Band: Lex Talion
Album: Sons of Chaos
Release Date: 9th November 2018
Record Label: Self-Release
With a few new releases imminent, I am having to be a bit more selective about the albums I choose to write about and tend to look at much more recent releases, e.g. in the past month or so. However, I do also try and review anything that gets sent to me, as the band has taken time out of their day to write to me and send me their work. I feel like it is important to at least acknowledge bands who do that, especially for a relatively small review site like mine, as it’s just me.
After that small ramble, I was sent a link to the album Sons of Chaos by Argentinian metallers Lex Talion on New Year’s Eve, and so I decided to give it a listen.
The album begins with the track Father. The guitars in this track remind me a lot of Ensiferum, and there is a mix of harsh and clean male vocals, which are almost operatic at time. The track has a swaying tempo to it. Into the Haar follows with a very different feel to the track, it’s almost sinister, with an accordion introduction which makes it sounds like a slow tavern song.
Chaos Path (Overture) is a short instrumental track, with jaw harp and some off-notes which does indeed make it sound chaotic. The title track, Sons of Chaos, is heavier. The harsh vocals dominate at first but there is still a bounce to the music, the clean vocals do come in later and they two vocal styles alternate throughout. The clean vocals at times remind me of Stuart from Sellsword, particularly with the vocal range.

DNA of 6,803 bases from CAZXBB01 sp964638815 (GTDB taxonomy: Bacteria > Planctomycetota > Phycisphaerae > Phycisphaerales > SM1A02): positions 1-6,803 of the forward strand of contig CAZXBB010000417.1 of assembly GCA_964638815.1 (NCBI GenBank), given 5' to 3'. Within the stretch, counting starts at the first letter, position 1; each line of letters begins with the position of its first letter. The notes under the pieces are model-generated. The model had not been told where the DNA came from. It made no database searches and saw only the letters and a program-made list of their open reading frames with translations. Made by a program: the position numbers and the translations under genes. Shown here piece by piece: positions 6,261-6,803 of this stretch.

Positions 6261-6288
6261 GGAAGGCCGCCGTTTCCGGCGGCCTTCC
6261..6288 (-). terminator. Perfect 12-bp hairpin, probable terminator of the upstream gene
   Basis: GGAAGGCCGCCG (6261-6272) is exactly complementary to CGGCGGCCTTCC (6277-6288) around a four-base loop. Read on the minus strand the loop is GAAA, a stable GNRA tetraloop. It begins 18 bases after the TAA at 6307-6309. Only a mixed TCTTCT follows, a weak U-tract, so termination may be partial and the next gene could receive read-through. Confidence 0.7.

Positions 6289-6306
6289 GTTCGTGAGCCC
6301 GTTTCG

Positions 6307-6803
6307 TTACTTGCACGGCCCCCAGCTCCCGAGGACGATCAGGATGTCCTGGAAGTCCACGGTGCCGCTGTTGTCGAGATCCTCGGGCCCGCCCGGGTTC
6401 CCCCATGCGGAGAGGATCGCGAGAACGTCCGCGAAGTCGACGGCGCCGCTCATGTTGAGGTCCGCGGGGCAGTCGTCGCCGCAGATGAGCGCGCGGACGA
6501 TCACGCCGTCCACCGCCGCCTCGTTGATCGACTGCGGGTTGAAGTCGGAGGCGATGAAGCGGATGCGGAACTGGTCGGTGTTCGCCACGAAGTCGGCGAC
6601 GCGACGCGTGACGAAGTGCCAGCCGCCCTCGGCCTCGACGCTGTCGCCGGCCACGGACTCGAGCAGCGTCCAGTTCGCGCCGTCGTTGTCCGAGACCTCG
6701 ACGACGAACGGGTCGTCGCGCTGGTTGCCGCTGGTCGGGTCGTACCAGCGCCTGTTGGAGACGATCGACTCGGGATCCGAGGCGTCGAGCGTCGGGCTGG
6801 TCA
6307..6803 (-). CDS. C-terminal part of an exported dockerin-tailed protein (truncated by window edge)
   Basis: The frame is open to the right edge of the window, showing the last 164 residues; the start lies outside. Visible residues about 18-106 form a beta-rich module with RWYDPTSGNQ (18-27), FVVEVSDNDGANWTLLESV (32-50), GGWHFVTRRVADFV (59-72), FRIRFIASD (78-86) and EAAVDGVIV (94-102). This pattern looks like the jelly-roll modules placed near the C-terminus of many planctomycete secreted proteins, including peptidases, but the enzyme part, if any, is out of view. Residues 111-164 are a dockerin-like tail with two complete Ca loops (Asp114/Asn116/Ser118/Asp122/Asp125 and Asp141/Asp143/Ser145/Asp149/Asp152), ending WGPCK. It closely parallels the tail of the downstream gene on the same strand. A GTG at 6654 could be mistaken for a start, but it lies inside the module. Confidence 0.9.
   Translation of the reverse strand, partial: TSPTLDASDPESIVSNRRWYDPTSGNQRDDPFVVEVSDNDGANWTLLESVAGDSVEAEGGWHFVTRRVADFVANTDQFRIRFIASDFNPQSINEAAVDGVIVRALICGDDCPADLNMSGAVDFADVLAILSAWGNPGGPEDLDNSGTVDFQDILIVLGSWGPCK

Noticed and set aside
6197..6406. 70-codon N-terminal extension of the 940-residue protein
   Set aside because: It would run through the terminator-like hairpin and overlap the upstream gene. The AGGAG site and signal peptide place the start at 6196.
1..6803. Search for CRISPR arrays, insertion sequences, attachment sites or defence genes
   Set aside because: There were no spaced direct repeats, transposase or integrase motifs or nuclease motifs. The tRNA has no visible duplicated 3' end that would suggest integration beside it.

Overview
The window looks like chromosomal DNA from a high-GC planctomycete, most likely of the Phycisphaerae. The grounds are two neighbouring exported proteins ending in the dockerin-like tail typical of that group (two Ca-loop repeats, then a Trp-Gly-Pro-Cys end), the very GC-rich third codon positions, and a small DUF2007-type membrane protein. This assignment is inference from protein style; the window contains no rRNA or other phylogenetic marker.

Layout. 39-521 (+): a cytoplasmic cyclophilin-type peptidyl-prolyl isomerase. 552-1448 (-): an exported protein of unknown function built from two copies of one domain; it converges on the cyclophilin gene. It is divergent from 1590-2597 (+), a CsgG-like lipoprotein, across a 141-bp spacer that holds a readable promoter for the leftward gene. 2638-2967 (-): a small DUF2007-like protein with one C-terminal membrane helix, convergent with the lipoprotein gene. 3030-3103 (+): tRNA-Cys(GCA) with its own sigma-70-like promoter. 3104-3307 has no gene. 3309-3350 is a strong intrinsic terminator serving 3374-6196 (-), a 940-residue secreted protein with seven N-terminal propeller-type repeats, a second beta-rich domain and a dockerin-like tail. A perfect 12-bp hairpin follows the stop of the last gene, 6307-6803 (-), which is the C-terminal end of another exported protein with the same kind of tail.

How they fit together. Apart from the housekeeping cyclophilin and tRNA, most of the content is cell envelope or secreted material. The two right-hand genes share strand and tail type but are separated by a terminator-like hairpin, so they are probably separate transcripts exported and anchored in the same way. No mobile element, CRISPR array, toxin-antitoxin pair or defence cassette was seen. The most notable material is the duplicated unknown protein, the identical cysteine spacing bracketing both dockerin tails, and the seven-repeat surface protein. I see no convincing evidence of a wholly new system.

Arise has a slower tempo again to begin with, but becomes heavier and has a faster pace, it is definitely a track you can headbang to. Nightwing continues the heavy and powerful theme, this is a track to up the pace to and start a pit. There are again a mix of clean and harsh vocals. There is a complete contrast in the track with a really calm breakdown, before the instrumental slowly builds back up and it becomes a little more bouncey.
Flesh of Gods continues the heavy and fast theme, and the clean vocals this time are a little more gravelly. I feel that the instrumental is a little more chaotic in this track, which for me fits the lyrical content. Thunders over the Fields again changes the whole dynamic of the instrumental. With a jaw harp, acoustic guitar and war drums, it’s the kind of song you’d expect to hear around a campfire.
The Circle again changes the theme of the instrumental, with a Middle Eastern feel to the guitar intro. There is a gallop to the drums and the more operatic clean vocals are back. The Great Divide again changes the theme, with epic sounding guitar that reminds me of Insomnium in some ways at the start, with a swaying tempo similar to that of Father. Again the clean vocal style reminds me of Stuart from Sellsword.
The final track is King of Death, which is still heavy but is a little more subdued and a little slower paced than the other heavier tracks on the album. There is brass and again a mix of clean and harsh vocals.
The album tells a story, not only through the lyrics but through the instrumentals as well. There are highs and lows in the music as an epic battle or war seems to take place throughout the tracks of the album. The album isn’t something I would normally pick out, I tend to look for album art that looks interesting, or band names and album names that interest me. But I am glad that I received this through email, and I will be keeping the album on my regular list for music to listen to on a regular basis.
Follow Lex Talion on Facebook: https://www.facebook.com/lextalionband/
Listen to Lex Talion on Spotify: https://open.spotify.com/artist/1M93pwzoP57d6dTKoqFYnn
Lex Talion’s website: https://www.lex-talion.com/